Is anxiety cyclical?

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New Member

Date Joined Jan 2007
Total Posts : 12
   Posted 1/31/2007 3:15 PM (GMT -6)   
I posted this item on another forum..but thought I would repost is here as well....
Does anyone know, is anxiety cyclical?

Ive been battling something for the past 10 weeks and Im not sure if its andropause, GAD (anxiety), some virus, a pituitary disorder, or something else.

Ive had a ton of tests ran, and they've all come back negative, although my testosterone is pretty low within the "standard range".

Im scheduled to see a neurologist next week. But what I have noticed is that it almost seems as though my anxiety attacks (panic attacks) kind of come and go.

With good days, I barely notice any anxiety problem and instead I seem to battle a headache, or facial flushing or nausea. On bad days, it seems the anxiety it kicked up a notch, without a reason why, and I literally spend most of the day either deep breathing or exercising to counter it.

By the way...does anyone want to weigh in on this topic: ...if I am having a panic attack or major mood swing and I suddenly feel like crying...(again, no reason why) I better off just crying?..or holding it back and doing other releases (yoga, deep breathing, exercising, etc.)??

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...I am not a doctor or a trained professional...   Any advice given should be verified with a trained medical professional. 

Regular Member

Date Joined Jan 2007
Total Posts : 184
   Posted 1/31/2007 3:33 PM (GMT -6)   
Yes, anxiety symptoms always comes and go, just as most episodes of depression and panic disorder resolve on their own with no treatment. It is very common for these conditions to wax and wane.

Obsessing about our health and looking for "outside" causes is one of the challenges to overcome before we learn techniques to take action in our lives and gain control over symptoms of anxiety and depression. Medication can help, but ultimately we have to be willing to help ourselves too. That can mean crying our eyes out, taking a nap or getting our feelings into perspective.

Have you tried psychotherapy or CBT to help get the out-of-control anxiety under control? It might help you tremendously.

Veteran Member

Date Joined Mar 2005
Total Posts : 1449
   Posted 1/31/2007 8:15 PM (GMT -6)   
hot weather can make it worse

recovered former longtime anxiety and panic attack sufferer and helper of other sufferers  but no training or  qualifications in medicine or psychology, any remarks that may be taken as advice must be confirmed with doctor or other health professional
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Elite Member

Date Joined Jan 2005
Total Posts : 24909
   Posted 2/1/2007 5:25 AM (GMT -6)   
I can and do cry at the drop of a hat
IMHO it helps me
I believe A/P can hit you anywhere anytime it doesnt care what you have planned
Always messing with my plans I know
Wishing you all the best
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Veteran Member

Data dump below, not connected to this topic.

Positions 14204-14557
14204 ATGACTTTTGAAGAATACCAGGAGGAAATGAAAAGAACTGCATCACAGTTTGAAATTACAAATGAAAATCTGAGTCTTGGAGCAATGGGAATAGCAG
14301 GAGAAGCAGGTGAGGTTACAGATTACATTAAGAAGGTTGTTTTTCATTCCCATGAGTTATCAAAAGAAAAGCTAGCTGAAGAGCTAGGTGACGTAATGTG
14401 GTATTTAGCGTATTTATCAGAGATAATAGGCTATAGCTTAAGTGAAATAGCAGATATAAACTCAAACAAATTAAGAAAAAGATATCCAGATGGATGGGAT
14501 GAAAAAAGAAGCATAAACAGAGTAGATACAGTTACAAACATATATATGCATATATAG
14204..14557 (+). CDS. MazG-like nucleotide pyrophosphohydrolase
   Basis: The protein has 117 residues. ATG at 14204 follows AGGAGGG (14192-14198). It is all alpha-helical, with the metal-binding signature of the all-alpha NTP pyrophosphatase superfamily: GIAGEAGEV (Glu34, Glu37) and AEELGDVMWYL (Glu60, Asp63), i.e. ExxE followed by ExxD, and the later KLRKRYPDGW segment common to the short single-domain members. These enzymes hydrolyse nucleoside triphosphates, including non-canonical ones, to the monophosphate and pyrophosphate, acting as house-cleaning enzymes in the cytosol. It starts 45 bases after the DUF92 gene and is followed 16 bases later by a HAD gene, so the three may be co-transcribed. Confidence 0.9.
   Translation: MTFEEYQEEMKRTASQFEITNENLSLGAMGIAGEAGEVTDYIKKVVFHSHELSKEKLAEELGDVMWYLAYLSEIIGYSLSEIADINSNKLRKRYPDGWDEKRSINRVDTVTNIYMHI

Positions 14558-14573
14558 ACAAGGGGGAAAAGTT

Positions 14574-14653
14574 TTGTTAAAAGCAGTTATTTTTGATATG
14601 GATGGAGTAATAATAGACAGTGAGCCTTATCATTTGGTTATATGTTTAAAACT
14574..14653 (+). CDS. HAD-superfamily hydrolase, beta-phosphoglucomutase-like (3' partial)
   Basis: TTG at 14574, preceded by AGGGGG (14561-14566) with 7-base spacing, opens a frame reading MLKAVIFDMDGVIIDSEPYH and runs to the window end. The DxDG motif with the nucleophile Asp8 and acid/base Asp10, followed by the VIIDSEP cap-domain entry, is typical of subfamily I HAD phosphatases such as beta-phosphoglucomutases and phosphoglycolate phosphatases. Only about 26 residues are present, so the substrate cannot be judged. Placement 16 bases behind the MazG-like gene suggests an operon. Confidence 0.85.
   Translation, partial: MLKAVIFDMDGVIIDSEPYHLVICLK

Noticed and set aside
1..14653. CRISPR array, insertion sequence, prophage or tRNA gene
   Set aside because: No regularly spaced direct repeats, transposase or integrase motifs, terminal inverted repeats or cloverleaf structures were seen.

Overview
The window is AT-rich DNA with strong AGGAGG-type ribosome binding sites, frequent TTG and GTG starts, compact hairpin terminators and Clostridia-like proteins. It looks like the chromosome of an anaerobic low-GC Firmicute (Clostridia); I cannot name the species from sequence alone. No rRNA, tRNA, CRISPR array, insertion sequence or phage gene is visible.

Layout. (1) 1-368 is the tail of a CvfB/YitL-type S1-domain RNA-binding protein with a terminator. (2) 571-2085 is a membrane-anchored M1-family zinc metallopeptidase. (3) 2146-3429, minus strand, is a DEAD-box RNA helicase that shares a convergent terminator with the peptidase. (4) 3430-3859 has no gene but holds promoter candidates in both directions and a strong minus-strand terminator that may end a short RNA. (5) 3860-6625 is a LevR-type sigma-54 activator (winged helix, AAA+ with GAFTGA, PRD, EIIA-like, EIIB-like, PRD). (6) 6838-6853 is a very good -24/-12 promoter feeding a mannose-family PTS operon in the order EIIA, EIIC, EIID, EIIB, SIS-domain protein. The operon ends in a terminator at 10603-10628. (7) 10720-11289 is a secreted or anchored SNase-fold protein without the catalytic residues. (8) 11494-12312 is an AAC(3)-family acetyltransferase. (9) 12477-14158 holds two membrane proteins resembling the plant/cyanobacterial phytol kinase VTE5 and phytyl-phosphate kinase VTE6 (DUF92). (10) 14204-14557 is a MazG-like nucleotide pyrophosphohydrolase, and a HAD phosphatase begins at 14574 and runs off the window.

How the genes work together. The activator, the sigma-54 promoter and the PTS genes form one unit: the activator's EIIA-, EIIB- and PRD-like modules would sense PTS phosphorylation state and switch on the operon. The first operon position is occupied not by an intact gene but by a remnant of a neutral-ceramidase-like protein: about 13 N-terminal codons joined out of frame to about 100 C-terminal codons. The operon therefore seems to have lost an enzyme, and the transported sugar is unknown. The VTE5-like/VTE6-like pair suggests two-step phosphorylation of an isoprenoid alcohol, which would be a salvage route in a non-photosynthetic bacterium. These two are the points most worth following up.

Date Joined Oct 2005
Total Posts : 2500
   Posted 2/1/2007 7:00 AM (GMT -6)   
I agree with Lyn...No rhyme or reason when or where it will hit...As far as cyclical...I would say that there are "chunks of time" Where I have more anxiety than others but I dont think you could pin point it to a cycle...
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New Member

Date Joined Jan 2007
Total Posts : 12
   Posted 2/1/2007 8:03 AM (GMT -6)   

Thanks for the responses...

I've been doing lots of deep breathing techniques, yoga, and exercise.  Ive just started working on positive visualizations.  I'm thinking of starting a daily "positive journal" in order to keep my focus on the positives vs always dwelling on the negatives.

I have noticed how with the anxiety it can come out of nowhere, without warning.  Ive also noticed that my "episodes" were almost predictable for a while (like cluster headaches), but have become more unpredictable in the past week. 

Usually when the anxiety is building, its almost as if my mind is a cup...and its slowly getting filled up.  When the cup starts to overflow, thats when I feel the urge to cry.  I've been feeling that way for a day or two lately, and last night when driving with the Mrs., I just suddenly let it go..a brief 3-5 minute sob.  Afterwards, I felt a lot better.  Some of the anxiety was still there, but it felt like the cup had just emptied a bit. 

Im not advocating crying all the time as obviously that can be awkward in public (especially at work).  But I think that perhaps its better to let it out when you can (if it makes you feel better), vs holding it back and suppressing it.

I don't know, this is all new to me as this anxiety stuff has just now manifested itself into a problem.  Prior to this happening I was an extremely confident, cocky, determined person.  This anxiety stuff has really humbled me and put a different perspective on my life. 






...I am not a doctor or a trained professional...   Any advice given should be verified with a trained medical professional. 

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